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abstract = "Objective: This study aimed to investigate the effects of a stressor, white noise, on cognitive performance of subjects in the compromised hangover state. Method: The study followed a mixed factorial, counterbalanced, repeated-measures design with noise, order of testing, and time of testing as between-participants factors and state during testing as a within-participants factor. Seventy-eight participants performed memory and psychomotor tasks the morning after a regular night of drinking and the morning after a night of no alcohol consumption. Forty-eight participants were tested in the no-noise condition, and the other 30 participants had an additional factor of white noise during both testing sessions. Measures of memory and psychomotor performance are reported. Results: The stressor (white noise) resulted in poorer memory performance only when participants had consumed alcohol the night before testing (F = 7.45, 1/66 df, p < .01). Stress also had a detrimental effect on simple reaction time the morning after alcohol consumption in both the task with regular interstimulus interval (F = 4.61, 1/65 df, p < .05) and irregular interstimulus interval (F = 4.45, 1/65 df, p < .05). The five-choice reaction time task revealed that initial move time and return time were slowed by stress and following a night of intoxication, but these factors did not interact. Stress interacted with time of testing and state in the measure of decision time, indicating that noise has a detrimental effect during the hangover state early in the morning and a detrimental effect during the no-hangover state early in the afternoon. Conclusions: The addition of a stressor results in a significant deterioration in memory and psychomotor performance when persons are in the compromised hangover condition.",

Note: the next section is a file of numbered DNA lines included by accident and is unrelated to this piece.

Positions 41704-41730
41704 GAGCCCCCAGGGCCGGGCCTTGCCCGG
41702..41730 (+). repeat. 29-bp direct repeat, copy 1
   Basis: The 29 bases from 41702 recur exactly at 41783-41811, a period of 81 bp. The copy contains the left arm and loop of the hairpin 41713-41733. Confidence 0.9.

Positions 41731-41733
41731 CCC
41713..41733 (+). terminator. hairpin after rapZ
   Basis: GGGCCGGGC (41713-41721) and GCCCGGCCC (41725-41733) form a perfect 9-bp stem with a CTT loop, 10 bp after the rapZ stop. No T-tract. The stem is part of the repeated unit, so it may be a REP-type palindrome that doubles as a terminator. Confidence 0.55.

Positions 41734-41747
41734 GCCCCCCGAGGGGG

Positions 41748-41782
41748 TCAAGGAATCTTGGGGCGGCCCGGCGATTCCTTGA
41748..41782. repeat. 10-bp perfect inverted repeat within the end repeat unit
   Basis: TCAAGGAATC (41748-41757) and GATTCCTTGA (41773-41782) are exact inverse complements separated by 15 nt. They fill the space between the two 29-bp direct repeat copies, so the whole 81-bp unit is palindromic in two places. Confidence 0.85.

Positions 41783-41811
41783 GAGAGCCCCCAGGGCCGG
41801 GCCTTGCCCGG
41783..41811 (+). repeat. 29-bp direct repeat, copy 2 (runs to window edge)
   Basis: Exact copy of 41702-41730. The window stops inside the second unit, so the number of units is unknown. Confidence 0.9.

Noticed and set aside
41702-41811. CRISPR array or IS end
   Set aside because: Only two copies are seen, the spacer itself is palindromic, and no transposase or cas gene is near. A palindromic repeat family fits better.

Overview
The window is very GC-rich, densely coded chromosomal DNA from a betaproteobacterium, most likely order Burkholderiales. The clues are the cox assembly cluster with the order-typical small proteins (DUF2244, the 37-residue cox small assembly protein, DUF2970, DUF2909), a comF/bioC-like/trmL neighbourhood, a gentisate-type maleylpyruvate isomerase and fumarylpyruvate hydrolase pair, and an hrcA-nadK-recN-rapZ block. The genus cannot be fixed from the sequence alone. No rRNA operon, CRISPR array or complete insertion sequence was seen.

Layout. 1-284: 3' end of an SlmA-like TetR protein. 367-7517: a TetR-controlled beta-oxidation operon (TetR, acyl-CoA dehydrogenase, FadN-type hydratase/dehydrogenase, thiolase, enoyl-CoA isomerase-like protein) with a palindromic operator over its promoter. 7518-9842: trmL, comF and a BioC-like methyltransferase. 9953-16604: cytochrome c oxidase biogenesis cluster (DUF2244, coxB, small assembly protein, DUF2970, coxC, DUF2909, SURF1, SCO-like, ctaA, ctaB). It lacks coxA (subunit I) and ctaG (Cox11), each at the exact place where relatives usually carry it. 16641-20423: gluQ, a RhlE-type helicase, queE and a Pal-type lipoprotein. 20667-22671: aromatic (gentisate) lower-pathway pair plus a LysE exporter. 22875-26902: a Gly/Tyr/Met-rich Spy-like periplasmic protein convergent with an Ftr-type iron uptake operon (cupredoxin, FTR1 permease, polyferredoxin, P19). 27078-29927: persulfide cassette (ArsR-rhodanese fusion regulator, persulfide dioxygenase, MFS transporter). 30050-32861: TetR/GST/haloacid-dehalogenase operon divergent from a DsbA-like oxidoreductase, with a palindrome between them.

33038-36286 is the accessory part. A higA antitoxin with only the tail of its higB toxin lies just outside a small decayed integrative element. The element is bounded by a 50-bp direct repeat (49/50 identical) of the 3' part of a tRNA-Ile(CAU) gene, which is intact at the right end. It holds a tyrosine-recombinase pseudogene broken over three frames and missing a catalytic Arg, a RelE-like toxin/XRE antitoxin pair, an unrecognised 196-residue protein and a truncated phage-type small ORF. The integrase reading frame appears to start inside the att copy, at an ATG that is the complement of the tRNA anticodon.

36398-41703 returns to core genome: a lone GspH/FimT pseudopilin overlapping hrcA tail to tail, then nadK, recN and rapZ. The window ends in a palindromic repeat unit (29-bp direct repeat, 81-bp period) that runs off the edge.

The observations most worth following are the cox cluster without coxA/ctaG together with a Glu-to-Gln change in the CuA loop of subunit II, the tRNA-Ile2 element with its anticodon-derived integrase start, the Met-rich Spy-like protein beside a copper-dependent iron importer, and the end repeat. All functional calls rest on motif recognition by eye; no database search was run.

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Next-day effects of alcohol and an additional stressor on memory and psychomotor performance. / McKinney, Adele; Coyle, Kieran.

In: Journal of Studies on Alcohol and Drugs, Vol. 68, No. 3, 05.2007, p. 446-454.

Research output: Contribution to journalArticle

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AB - Objective: This study aimed to investigate the effects of a stressor, white noise, on cognitive performance of subjects in the compromised hangover state. Method: The study followed a mixed factorial, counterbalanced, repeated-measures design with noise, order of testing, and time of testing as between-participants factors and state during testing as a within-participants factor. Seventy-eight participants performed memory and psychomotor tasks the morning after a regular night of drinking and the morning after a night of no alcohol consumption. Forty-eight participants were tested in the no-noise condition, and the other 30 participants had an additional factor of white noise during both testing sessions. Measures of memory and psychomotor performance are reported. Results: The stressor (white noise) resulted in poorer memory performance only when participants had consumed alcohol the night before testing (F = 7.45, 1/66 df, p < .01). Stress also had a detrimental effect on simple reaction time the morning after alcohol consumption in both the task with regular interstimulus interval (F = 4.61, 1/65 df, p < .05) and irregular interstimulus interval (F = 4.45, 1/65 df, p < .05). The five-choice reaction time task revealed that initial move time and return time were slowed by stress and following a night of intoxication, but these factors did not interact. Stress interacted with time of testing and state in the measure of decision time, indicating that noise has a detrimental effect during the hangover state early in the morning and a detrimental effect during the no-hangover state early in the afternoon. Conclusions: The addition of a stressor results in a significant deterioration in memory and psychomotor performance when persons are in the compromised hangover condition.